photoOn the right here is the hardware I’m using (click for a larger image). It’s an Arduino Uno connected to an 1.8″ TFT LCD display, 160 by 128 18-bit color pixels, and two 2-axis joysticks for navigating. The zooming, rotating, and panning you saw in the videos above was controlled by the joysticks: the top one pans up/down and left/right, the bottom one zooms in and out when you move it up and down and rotates when you move it left and right. I had the Arduino already and the rest, the display and joysticks, cost me around $45.

Software setup

If you open an .svg file you’ll see that path elements are specified using a graphical operation format that looks something like this

m 157.10609,48.631198
c 0,37.817019 -51.99553,51.899082 -77.682505,13.390051
C 52.802707,101.94644 2.8939181,85.209645 2.8939181,48.57149
c 0,-36.638156 49.6730159,-54.2537427 76.5296669,-13.344121
l 25.451205,-40.4365453 77.682505,-24.41472 77.682505,13.403829

Each line is a graphical operation: m is moveTo, c is curveTo, l is lineTo, etc. Lower-case indicates that the coordinates are relative to the endpoint of the last operation, upper-case means that the coordinates are absolute.

The first step was to get this onto the Arduino so I wrote a python script that switched to using purely absolute coordinates and output the operations as a C data structure:

PROGMEM static instr_t path[] = {
  move_to(e(0.0), e(0.0), e(157.10609), e(48.631198)),
  curve_to(e(157.10609), e(48.631198), e(157.10609), e(86.448217), ...),
  curve_to(e(79.423585), e(62.021249), e(52.802707), e(101.94644), ...),
  curve_to(e(2.8939181), e(48.57149), e(2.8939181), e(11.933334), ...),
  line_to(e(79.423585), e(35.227369), e(104.87479), e(-5.2091763)),
  line_to(e(104.87479), e(-5.2091763), e(182.557295), e(-29.6238963)),
  line_to(e(182.557295), e(-29.6238963), e(260.2398), e(-16.2200673)),
  line_to(e(260.2398), e(-16.2200673), e(157.10609), e(48.631198)),

The macros, move_to, curve_to, etc., insert a tag in front of the coordinates. The result is like a bytecode format that encodes the path as a sequence of doubles. The main program runs through the path and renders it, one operation at a time, onto the display. Once it’s done it starts over again.

To implement navigation there is a transformation matrix that is updated based on the state of the joysticks and multiplied onto each of the the coordinates before they’re drawn. For details of how the matrix math works see the source code on github.

This is the same basic program that runs everything, from the very basic version to the heavily optimized version you saw at the beginning – the difference is how tuned the code is.

The display comes with a library that allows you to draw simple graphics like circles, straight lines, etc., and that’s what the drawing routines were initially based on. What it doesn’t come with is an operation for drawing curves so the main challenge was to implement curve_to.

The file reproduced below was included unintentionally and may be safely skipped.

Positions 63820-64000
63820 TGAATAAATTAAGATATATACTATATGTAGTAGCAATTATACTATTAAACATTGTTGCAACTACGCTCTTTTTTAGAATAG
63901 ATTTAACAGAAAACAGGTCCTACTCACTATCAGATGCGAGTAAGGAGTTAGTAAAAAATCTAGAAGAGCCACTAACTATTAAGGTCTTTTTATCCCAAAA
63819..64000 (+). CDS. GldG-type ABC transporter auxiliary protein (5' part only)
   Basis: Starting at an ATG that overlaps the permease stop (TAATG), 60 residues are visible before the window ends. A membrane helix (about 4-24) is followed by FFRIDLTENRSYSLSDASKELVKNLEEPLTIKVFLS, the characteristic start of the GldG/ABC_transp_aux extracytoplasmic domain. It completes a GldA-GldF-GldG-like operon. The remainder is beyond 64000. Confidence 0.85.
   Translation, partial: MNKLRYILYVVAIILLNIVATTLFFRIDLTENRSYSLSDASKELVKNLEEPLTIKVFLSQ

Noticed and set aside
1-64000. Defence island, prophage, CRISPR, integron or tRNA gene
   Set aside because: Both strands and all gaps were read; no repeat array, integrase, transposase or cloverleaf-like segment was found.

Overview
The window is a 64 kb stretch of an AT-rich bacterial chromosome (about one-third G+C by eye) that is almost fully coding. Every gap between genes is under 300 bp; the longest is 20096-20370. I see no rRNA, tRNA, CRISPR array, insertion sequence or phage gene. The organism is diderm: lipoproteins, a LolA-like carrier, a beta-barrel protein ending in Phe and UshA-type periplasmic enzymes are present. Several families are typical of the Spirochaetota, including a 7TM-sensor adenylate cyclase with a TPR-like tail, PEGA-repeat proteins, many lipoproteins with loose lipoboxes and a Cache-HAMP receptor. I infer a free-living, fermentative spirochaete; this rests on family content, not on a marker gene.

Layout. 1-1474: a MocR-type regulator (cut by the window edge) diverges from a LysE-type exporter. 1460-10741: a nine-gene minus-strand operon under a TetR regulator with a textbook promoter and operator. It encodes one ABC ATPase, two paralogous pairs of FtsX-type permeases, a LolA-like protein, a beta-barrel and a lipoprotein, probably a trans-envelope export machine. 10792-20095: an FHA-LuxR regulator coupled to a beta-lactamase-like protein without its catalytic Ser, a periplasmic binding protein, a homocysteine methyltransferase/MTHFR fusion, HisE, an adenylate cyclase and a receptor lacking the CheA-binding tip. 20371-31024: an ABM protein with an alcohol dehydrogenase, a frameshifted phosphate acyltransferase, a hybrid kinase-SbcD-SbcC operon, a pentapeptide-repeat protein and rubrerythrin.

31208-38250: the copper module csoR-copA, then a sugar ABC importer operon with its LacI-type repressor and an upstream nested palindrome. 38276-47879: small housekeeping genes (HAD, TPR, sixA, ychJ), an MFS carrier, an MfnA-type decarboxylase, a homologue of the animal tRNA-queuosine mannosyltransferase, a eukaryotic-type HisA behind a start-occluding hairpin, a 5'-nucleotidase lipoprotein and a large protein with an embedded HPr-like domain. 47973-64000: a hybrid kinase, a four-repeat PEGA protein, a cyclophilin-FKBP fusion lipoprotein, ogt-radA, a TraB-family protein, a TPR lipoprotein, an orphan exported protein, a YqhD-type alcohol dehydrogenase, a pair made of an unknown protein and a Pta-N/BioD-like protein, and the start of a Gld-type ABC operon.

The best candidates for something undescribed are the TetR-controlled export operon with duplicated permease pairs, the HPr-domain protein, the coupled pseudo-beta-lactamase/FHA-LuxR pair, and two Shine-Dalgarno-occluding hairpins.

Bezier curves


The SVG curve_to operation draws a cubic Bezier curve. I’m going to assume that you already know what a Bezier curve is so this is just a reminder. A cubic Bezier curve is defined by four points: start, end, and two control points, like you see here on the right. It goes from the start point to the end point and along the way gravitates towards first the one control point, then the second one, nice and smoothly.

If you’re given four points, let’s call them P_0=(x_0, y_0)P_1=(x_1, y_1), and so on, the Bezier defined by them is given by these parametric curves in x and y for t going between 0 and 1:

  x = f_x(t) = x_0(1-t)^3 + 3x_1t(1-t)^2 + 3x_2t^2(1-t) + x_3t^3

  y = f_y(t) = y_0(1-t)^3 + 3y_1t(1-t)^2 + 3y_2t^2(1-t) + y_3t^3

I’ll spend some more time working with this definition in a bit and rather than write two equations each time, one for x and one for y, I’m going to use the 2-element vector P=(x, y) instead so I can write:

  P = f(t) = P_0(1-t)^3 + 3P_1t(1-t)^2 + 3P_2t^2(1-t) + P_3t^3

It means the same as the x and y version but is shorter.

approxUsing this definition you can draw a decent approximation of any Bezier curve just by plugging in values of t and drawing straight lines between the points you get out. The smoother you want the curve to be the more line segments you can use. On the right here is an example of using 2, 4, 8, 16, and 32 straight line segments. And on a small LCD you don’t need that many to get a decent-looking  result.

First attempts

The graphics library that comes with the LCD supports drawing straight lines so it’s easy to code up the segment approach. On the right is the same video from before of what that looks like with 2 segments per curve. The way it works is that it clears the display, then draws the curve from one end to the other, and then repeats. As you can see it looks awful. It’s so slow that you can see how it constantly refreshes.

The problem is the size and depth of the display. With 160 by 128 at 18-bit colors you need 45K just to store the display buffer – and the controller only has 2K of memory. So instead of buffering the line drawing routine sends each individual pixel to the display immediately. Writing a block of data is reasonably fast (sort of, I’ll get back to that later) but writing individual pixels is painfully slow.